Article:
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Global connectivity from local geometric constraints for sensor networks with various wireless footprints

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4 Author(s)
D'Souza, R. ; Center for Comput. Sci. & Eng., California Univ., Davis, CA ; Galvin, G. ; Moore, C. ; Randall, D.

Adaptive power topology control (APTC) is a local algorithm for constructing a one-parameter family of thetas-graphs, where each node increases power until it has a neighbor in every thetas sector around it. We show it is possible to use such a local geometric thetas-constraint to ensure full network connectivity, and consider tradeoffs between assumptions about the wireless footprint and constraints on the boundary nodes. In particular, we show that if the boundary nodes can communicate with neighboring boundary nodes and all interior nodes satisfy a thetasI<pi constraint, we can guarantee connectivity for any arbitrary wireless footprint. If we relax the boundary assumption and instead impose a thetasB<3pi/2 constraint on the boundary nodes, together with the thetasI<pi constraint on interior nodes, we can guarantee full network connectivity using only a "weak-monotonicity" footprint assumption. The weak-monotonicity model, introduced herein, is much less restrictive than the disk model of coverage and captures aspects of the spatial correlations inherent in signal propagation and noise. We show that under the idealized disk model of coverage, APTC constructs graphs that are sparse. Finally, we show that if the wireless footprint has sufficiently small "eccentricity", then there is some thetas for which greedy geometric routing always succeeds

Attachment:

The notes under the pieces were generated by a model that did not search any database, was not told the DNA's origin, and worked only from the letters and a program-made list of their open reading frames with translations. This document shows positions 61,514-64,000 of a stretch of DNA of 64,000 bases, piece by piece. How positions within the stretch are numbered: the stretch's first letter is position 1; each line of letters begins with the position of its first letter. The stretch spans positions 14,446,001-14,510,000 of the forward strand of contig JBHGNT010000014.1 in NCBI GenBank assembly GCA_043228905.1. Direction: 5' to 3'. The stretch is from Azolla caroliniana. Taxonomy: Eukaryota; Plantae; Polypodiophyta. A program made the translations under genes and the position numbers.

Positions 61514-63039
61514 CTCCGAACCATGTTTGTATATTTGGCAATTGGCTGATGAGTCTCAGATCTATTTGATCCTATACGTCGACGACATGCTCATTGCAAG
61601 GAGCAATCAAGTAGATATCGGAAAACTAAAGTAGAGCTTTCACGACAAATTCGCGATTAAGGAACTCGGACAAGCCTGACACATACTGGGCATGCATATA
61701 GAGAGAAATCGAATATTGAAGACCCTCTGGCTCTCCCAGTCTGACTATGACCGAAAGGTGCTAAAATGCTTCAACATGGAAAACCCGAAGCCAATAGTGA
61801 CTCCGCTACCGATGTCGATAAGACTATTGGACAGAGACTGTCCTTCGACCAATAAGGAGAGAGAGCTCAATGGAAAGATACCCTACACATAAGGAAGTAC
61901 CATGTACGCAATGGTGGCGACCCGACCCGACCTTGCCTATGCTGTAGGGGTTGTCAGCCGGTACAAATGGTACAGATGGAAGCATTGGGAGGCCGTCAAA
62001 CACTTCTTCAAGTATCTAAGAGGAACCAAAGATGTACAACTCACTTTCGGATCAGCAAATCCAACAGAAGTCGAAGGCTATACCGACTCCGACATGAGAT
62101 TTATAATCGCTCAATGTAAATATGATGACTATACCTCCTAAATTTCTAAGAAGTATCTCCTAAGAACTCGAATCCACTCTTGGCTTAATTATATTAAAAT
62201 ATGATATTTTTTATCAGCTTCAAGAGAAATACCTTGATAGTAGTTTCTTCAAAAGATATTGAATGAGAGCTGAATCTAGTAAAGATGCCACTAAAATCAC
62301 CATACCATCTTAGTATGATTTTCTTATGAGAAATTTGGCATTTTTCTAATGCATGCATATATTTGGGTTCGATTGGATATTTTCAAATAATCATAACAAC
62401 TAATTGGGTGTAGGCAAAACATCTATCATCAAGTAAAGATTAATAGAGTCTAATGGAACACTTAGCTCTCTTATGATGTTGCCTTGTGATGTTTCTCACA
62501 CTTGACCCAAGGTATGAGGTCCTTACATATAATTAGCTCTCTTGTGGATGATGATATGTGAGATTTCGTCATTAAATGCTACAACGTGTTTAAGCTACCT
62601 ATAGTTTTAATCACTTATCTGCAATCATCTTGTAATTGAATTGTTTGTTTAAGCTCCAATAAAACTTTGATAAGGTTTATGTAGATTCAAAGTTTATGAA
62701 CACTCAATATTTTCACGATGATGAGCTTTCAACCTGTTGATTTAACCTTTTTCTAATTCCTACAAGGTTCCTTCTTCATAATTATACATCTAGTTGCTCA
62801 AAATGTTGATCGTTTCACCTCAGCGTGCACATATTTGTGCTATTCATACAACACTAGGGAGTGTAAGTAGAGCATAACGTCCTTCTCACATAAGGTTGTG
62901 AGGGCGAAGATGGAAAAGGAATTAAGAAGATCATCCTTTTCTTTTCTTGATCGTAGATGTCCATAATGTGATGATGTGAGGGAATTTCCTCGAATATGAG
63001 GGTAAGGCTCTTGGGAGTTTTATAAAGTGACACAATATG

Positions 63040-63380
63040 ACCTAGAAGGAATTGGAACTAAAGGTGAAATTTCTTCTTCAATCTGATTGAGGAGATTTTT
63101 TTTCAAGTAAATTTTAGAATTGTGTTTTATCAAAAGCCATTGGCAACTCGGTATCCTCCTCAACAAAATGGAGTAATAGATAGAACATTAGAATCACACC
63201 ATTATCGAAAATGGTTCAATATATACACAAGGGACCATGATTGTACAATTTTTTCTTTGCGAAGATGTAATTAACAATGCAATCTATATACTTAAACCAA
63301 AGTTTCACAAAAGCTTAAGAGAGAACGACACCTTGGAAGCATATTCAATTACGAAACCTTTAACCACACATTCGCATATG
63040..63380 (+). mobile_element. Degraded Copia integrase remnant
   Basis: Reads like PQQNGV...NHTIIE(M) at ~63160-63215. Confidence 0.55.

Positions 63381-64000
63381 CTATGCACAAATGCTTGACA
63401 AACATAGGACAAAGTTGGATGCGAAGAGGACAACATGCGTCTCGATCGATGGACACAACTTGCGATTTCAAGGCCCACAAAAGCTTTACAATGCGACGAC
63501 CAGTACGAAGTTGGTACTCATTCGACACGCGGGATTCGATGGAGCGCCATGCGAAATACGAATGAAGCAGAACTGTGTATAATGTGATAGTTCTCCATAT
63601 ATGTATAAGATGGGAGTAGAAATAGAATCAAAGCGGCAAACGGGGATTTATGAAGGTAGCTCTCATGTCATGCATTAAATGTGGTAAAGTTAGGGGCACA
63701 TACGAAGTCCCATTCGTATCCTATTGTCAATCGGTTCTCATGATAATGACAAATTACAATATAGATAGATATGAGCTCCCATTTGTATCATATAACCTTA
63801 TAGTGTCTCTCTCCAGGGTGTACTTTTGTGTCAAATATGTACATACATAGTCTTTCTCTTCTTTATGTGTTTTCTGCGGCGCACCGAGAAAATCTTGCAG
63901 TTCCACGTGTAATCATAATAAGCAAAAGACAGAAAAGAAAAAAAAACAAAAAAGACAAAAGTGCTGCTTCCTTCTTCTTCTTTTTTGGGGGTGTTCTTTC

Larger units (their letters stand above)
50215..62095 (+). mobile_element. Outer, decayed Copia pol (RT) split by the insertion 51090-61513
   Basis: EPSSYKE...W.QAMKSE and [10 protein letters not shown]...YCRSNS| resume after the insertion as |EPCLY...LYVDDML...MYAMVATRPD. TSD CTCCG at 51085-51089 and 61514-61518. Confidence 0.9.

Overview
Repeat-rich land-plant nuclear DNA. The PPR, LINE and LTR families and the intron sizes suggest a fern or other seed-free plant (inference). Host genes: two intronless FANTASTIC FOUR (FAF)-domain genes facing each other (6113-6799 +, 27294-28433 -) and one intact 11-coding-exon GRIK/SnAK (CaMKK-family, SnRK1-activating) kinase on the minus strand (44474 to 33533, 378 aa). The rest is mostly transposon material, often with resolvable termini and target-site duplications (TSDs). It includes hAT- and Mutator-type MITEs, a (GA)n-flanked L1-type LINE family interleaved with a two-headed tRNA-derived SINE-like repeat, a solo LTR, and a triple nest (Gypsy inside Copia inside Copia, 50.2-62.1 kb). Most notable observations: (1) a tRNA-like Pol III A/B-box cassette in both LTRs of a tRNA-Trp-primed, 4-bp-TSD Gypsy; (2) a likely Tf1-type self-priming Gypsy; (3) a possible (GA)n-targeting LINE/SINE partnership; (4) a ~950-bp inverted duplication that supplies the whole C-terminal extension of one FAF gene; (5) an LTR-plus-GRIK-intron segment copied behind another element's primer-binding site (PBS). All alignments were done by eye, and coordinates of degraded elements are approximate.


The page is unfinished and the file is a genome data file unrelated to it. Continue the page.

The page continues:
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Information Processing in Sensor Networks, 2006. IPSN 2006. The Fifth International Conference on

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